On smart washing machines and 'cricketware'

On smart washing machines and 'cricketware'

Summary: A Spanish designer has created a smart washing machine that uses a fingerprint sensor to identify its users and ensure that the same person doesn't do laundry twice in a row. The apparent intent is to enforce a fix for a long-standing perceived gender imbalance, to wit: Women always do the laundry while men, for their part, tend to contribute by watching football.

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TOPICS: Tech Industry
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A Spanish designer has created a smart washing machine that uses a fingerprint sensor to identify its users and ensure that the same person doesn't do laundry twice in a row. The apparent intent is to enforce a fix for a long-standing perceived gender imbalance, to wit: Women always do the laundry while men, for their part, tend to contribute by watching football.

So what?

I've always wondered what "smart appliances" would be smart about. (As AI researcher Seymour Papert succinctly puts it, "You can’t think about thinking without thinking about thinking about something.") The smart washer is probably as good an answer as any I've heard. And certainly advancing gender equity is a laudable, if unexpected, occupation for a major appliance.

Of course, it's not very flexible in the face of vacations, illness or other events that disrupt the alternating schedule. Maybe it would be better if the machine just used its fingerprint sensor to keep a running tally (Linda: 102, Joe: 6)--measuring something publicly is often enough to change it. With that in mind, why not a refrigerator that loudly announces your weight each time you open the door? Mops and vacuum cleaners that howl mournfully if they aren't used often enough? And a smart bathroom floor that turns black in proportion to the number of bacteria living on it? (We actually had a floor like this when I was in college and I confess it didn't change our behavior in the slightest.) Breathalyzer ignition interlocks probably also fall into this category--a category I've christened "Cricketware"--devices that, like Jiminy Cricket, are designed to keep us on the straight and narrow...whether we want them to or not. (Accenture Technology Labs' own Alex Kass is working on the Personal Awareness Coach, a wearable piece of Cricketware that spots and remediates bad habits. It should be very irritating. More in a future post.)

Topic: Tech Industry

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4 comments
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  • Bad relationships can't be fixed by a machine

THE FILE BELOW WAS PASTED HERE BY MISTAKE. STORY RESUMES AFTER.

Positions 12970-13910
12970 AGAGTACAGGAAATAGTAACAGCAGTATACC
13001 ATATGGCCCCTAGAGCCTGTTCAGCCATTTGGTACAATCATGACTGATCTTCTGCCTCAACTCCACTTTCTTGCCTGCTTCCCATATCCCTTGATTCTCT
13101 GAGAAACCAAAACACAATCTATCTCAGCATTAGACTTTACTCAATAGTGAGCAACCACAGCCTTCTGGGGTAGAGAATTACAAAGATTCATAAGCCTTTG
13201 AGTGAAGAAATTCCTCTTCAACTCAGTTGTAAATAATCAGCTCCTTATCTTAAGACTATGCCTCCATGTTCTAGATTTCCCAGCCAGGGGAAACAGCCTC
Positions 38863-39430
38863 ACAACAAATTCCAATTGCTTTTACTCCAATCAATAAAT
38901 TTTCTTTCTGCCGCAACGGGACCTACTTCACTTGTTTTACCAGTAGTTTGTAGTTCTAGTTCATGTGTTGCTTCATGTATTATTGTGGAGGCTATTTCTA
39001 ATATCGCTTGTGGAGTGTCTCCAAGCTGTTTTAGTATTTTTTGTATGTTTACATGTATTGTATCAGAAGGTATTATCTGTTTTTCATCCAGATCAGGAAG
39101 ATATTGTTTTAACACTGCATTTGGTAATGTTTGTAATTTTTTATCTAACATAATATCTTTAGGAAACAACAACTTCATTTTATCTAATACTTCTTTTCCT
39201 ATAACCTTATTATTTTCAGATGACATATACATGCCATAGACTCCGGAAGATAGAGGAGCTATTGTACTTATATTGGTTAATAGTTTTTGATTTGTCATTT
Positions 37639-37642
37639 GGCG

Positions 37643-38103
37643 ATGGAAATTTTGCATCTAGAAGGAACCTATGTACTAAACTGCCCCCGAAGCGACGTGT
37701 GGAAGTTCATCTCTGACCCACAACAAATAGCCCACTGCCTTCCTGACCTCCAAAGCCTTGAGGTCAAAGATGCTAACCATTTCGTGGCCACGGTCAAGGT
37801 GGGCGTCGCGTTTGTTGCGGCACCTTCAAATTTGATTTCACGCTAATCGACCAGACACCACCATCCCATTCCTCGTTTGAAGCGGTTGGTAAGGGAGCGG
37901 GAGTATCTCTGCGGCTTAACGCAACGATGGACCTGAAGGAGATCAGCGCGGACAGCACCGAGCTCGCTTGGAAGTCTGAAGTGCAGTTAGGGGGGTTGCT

Anyone who needs a machine to tell them when it's "their turn" is beyond help. Such a relationship cannot be fixed by technology.
    Techboy_z
  • More like MisandryWare in this case.

    While I agree with the underlying thoughts expressed in the article, I also think there is a strong anti male bias in the selection of the washing machine, and more importantly the way the media gushes to repeat the myth lazy men. After all, the same nonsense could be done for a lawn mower, garbage can, 2nd story ladder, pipe wrench, toilet plunger, insecticide, motor oil drain plug, etc. I wonder how "equal" the use of these items would be?

    We watched a special on network TV the a number of weeks ago about "Lazy Husbands". One of the "Lazy Husbands" was an Air Traffic Controller, who's wife didn't have a job outside of the home. Her complaints? He didn't "share" enough of her housework, and also didn't do enough manual labor (build a new fence). He also was interupting her daytime nap on the couch when he worked for hours on their very large yard with mowers/blowers, etc...
    enduser_z
    • We have a word for men like that

      We have a word for men like that but I'm not allowed to use it in a public forum. I personally know a lot of men like that and it?s sad. I never do the laundry but then again, I work more than 10 hours a day to bring home the bacon.

      Of course if the roles were reverse and the woman had the better earning power and the man stayed home, I?d be equally critical of the man complaining that the wife didn?t do enough house work.

      If both people work, then either split the house work evenly or hire a maid. What is there to fight about?
      george_ou
  • Personal awareness coach can be ignored

    Bad habits are changed by personal commitment and discipline, so unless the gadget can somehow reinforce these (maybe the constant bleeps and blops can help) it will not work. Still interesting though...looking forward to the follow-up Ed, your posts are great food for thought.
    chris jablonski